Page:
"All I could think is I am going to miss that flight to Kazakhstan," Neely says. "Well, finally the man came back with my passport, after what seemed like an endless amount of time. And he said, 'Good news, we've just banned you from Turkmenistan for three years.' I got to leave the country, I made my Kazakhstan flight, but I don't think I'm ever going to be back in Turkmenistan."
It was undoubtedly Neely's most stressful travel moment, but she says she found it more frustrating than frightening. "There are many infuriating things that happen when you're traveling, even in the United States," she points out.
Franci Neely's Love for Travel Is Infinite
However, Neely says the incident was seemingly a one-off and that she'd never let one unpleasant travel hiccup deter her mission to visit every country in the world. She already has a mammoth amount of global mileage in her arsenal of passport stamps and she continues to add more as the months go by. She says she has a genuine passion for exploring foreign lands and the priceless human connections she's fostered along the way are some of her most cherished memories of a life well traveled. Having an open mind has also served her well. She says all countries and cultures should be celebrated for their individuality and uniqueness - and she makes a point to shop for goods from local artisans and eat regional cuisine to get a fully immersive experience. "Be someone with an open mind about where you're going," she says.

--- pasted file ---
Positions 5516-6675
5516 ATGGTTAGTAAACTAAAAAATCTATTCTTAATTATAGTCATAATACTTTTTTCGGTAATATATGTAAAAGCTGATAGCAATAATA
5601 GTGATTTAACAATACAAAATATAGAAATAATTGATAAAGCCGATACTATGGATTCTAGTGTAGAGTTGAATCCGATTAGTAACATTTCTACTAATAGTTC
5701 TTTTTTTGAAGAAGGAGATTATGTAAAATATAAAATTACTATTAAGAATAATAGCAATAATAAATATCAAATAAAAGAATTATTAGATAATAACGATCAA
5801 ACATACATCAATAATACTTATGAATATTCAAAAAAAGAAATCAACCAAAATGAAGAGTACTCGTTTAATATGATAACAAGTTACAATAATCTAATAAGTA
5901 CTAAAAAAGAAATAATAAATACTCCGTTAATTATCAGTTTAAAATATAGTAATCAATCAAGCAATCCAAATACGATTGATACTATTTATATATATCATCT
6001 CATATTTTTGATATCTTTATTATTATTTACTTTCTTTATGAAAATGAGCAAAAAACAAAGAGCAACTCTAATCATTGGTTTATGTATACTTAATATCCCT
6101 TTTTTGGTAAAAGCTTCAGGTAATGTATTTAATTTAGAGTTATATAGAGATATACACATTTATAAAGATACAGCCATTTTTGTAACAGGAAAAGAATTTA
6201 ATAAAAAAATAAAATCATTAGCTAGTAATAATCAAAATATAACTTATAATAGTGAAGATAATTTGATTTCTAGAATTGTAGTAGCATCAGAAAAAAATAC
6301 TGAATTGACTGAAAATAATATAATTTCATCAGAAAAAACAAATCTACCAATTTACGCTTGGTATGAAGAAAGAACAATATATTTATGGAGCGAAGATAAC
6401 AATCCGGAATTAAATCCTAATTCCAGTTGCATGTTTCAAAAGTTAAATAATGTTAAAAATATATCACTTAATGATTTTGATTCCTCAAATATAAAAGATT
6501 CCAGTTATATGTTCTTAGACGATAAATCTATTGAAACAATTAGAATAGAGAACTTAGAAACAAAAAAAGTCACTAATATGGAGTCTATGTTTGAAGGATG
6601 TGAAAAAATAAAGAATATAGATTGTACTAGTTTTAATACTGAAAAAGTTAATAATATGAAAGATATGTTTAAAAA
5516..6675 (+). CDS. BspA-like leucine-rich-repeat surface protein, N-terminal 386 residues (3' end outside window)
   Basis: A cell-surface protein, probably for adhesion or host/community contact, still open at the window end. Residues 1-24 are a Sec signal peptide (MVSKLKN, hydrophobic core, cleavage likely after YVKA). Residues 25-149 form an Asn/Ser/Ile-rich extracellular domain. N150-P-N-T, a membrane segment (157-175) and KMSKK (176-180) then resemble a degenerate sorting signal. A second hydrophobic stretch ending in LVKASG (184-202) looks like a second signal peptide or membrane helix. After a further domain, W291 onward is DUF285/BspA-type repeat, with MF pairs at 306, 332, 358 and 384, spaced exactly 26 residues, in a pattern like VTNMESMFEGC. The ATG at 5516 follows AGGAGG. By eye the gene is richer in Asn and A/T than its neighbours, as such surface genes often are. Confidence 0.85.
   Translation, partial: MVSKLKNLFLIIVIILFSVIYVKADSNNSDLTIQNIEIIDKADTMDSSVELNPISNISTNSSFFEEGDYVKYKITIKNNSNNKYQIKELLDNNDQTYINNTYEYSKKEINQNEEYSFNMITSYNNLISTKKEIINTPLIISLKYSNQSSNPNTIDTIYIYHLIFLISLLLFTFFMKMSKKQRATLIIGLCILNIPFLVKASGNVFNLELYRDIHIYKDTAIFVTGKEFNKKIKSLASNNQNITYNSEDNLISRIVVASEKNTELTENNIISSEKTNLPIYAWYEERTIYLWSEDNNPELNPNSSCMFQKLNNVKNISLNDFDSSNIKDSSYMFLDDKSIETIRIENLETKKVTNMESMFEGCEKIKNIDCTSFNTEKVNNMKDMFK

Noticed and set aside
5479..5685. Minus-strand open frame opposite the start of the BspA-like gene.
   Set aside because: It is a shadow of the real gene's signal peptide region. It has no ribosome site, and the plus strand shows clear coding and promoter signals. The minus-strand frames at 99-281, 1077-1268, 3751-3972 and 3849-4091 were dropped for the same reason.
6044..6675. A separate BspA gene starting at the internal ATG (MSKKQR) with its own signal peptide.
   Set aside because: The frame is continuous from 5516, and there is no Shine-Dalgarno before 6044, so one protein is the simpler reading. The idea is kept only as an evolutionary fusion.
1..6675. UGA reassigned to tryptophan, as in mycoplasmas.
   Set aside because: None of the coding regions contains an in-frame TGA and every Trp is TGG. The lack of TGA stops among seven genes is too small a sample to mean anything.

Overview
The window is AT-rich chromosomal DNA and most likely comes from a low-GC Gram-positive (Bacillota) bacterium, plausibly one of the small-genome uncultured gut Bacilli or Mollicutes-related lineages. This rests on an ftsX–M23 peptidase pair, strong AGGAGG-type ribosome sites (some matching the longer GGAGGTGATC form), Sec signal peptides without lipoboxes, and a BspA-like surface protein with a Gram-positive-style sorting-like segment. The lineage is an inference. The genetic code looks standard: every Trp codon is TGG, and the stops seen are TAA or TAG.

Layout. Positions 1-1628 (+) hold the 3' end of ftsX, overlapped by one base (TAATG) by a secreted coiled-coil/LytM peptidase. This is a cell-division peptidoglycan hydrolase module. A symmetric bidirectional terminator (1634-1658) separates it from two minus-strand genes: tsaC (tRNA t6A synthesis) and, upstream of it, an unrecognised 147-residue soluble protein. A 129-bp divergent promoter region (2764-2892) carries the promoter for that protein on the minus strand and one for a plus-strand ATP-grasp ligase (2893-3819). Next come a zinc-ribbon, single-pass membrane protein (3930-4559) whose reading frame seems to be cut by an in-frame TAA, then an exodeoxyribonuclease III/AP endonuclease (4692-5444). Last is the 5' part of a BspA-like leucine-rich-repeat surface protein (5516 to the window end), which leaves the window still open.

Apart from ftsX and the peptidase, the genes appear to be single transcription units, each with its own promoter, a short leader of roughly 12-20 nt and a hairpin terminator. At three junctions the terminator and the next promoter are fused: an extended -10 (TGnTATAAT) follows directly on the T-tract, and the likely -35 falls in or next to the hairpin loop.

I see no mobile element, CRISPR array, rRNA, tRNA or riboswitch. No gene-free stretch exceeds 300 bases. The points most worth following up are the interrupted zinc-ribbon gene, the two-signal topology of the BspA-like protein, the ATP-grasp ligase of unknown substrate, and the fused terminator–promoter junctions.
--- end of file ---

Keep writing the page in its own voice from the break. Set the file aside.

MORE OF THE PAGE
While traveling, she says she prefers the role of student, rather than teacher. Americans traveling abroad could have richer experiences if they adopted a similar attitude, she notes. "I'm trying to communicate with people as equals in some way. I think that's one of the things that's so rich about travel. It's an incredible learning experience for me. The focus of my travel became very different because of that."
Neely says her journeys have given her a more profound sense of empathy, especially visiting many countries farther down the road not taken. In turn, she hopes she's left an inspiring impression on those whose paths she has crossed on her travels. Communicating with locals on her voyages has been a priority for the Texas-based traveler. While she's studied French and Italian, she says even just learning rudimentary parts of another country's language can enhance one's experience.
Perhaps surprisingly, she says one of her best travel excursions was to Iran. "They were exemplars of kind hospitality to this American and repeatedly told me how they loved Americans - not our government, but Americans," Franci Neely explains.
Spending time with the Iranian people is something Neely says she's deeply grateful for - yet she understands it's not something everyone has the chance to do. "I'm fortunate I have had that opportunity. I realize it's hard to have these opportunities," Neely says. "The language of a particular culture tells you so much about the way that that culture thinks. So go travel the world."